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2021-09-25 20:51
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Post: #8
RE: Identifying with a medical condition

(2021-09-25 20:00)DustWolf Wrote:  

(2021-09-25 19:33)Pinedirt Wrote:  Everything you said in this post just sounds like you want people to hide the life the have to live every day because they suffer with a disorder.


There is a clear distinction between not hiding something and identifying with it.

I experience migraines. I don't hide it. I talk about them sometimes in the forums. I do not identify as a migraine therian.


Can you explain to me more what you mean by "identifying with" something? I do think I better understand what you're saying, but perhaps I am not fully understanding what that is intended to mean. I think of that phrase as acknowledging a significant part of ones self with a term. How you would if it was something with relevance to your sense of self. like your gender, or for a DID system, putting a label on the fact that they experience that condition at all times and it impacts their internal self significantly. Meaning, I don't see how one could not "identify with" a disorder like that anyway, unless they were unaware of its presence.
With the migraine example, migraines probably don't make you into the person you are, even if they have affect on living quality. DID is literally an identity disorder like its name states, so, it's self explanatory how it would be an identity. (The same things with migraines would go for Tourette's syndrome, so yeah those do not need to be an "identity," like who we are, however migraine and Tourette's education/awareness should still exist, should they not?)


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(This post was last modified: 2021-09-25 20:59 by Pinedirt.)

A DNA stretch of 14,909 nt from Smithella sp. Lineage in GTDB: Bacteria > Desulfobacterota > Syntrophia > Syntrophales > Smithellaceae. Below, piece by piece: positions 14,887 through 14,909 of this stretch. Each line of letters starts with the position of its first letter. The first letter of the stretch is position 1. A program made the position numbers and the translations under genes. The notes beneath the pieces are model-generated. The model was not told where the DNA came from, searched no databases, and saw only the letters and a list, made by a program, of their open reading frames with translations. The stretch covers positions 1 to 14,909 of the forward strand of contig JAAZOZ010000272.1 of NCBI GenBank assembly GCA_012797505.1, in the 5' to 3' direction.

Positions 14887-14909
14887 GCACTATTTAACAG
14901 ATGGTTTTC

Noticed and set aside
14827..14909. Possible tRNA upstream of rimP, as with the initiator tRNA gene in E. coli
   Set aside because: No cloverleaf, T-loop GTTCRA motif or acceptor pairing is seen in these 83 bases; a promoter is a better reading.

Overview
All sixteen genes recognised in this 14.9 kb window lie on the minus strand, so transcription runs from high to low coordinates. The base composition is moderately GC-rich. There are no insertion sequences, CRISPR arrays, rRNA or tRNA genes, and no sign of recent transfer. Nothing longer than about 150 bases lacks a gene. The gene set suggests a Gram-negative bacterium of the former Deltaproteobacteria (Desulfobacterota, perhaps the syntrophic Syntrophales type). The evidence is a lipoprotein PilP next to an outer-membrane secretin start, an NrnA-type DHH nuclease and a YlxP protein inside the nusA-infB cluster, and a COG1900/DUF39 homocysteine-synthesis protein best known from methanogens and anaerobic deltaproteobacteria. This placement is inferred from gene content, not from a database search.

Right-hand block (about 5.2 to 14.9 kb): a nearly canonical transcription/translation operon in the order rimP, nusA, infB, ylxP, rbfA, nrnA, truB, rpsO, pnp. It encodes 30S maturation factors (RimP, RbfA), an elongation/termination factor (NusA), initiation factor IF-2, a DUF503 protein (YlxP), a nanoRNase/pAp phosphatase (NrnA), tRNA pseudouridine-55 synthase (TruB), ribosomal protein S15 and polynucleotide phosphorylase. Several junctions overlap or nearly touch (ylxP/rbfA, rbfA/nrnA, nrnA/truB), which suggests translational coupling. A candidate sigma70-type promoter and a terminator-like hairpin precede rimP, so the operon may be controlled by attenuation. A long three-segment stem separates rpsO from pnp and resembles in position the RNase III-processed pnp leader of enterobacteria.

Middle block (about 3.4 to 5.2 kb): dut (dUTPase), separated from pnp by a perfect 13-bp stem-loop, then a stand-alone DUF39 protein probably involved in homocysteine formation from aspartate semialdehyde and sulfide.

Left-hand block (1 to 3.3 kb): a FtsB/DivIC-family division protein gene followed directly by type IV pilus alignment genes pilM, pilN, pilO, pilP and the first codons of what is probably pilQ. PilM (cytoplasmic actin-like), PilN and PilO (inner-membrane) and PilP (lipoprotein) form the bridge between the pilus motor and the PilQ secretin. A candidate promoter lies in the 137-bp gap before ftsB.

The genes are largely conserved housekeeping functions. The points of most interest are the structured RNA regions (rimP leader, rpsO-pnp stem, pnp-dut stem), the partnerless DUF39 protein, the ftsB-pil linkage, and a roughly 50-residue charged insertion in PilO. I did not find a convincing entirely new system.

2021-09-25 20:58
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Post: #9
RE: Identifying with a medical condition

(2021-09-25 20:58)Pinedirt Wrote:  Can you explain to me more what you mean by "identifying with" something? I do think I better understand what you're saying, but perhaps I am not fully understanding what that is intended to mean. I think of that phrase as acknowledging a significant part of ones self with a term. How you would if it was something with relevance to your sense of self. like your gender, or for a DID system, putting a label on the fact that they experience that condition at all times and it impacts their internal self significantly. Meaning, I don't see how one could not "identify with" a disorder like that anyway, unless they were unaware of its presence.
With the migraine example, migraines probably don't make you into the person you are, even if they have affect on living quality. DID is literally an identity disorder like its name states, so, it's self explanatory how it would be an identity. (The same things with migraines would go for Tourette's syndrome, so yeah those do not need to be an "identity," like who we are, however migraine and Tourette's education/awareness should still exist, should they not?)


I think the concept of a medical disorder is that something isn't the way it's supposed to be and that there is a healthy state in which the disorder isn't present. In identity, you are exactly who you were supposed to be (because, it's you). You can't be cured of your identity. If someone were to try and remove parts of who you are through medical procedures it would be considered to be invasive and unnecessary.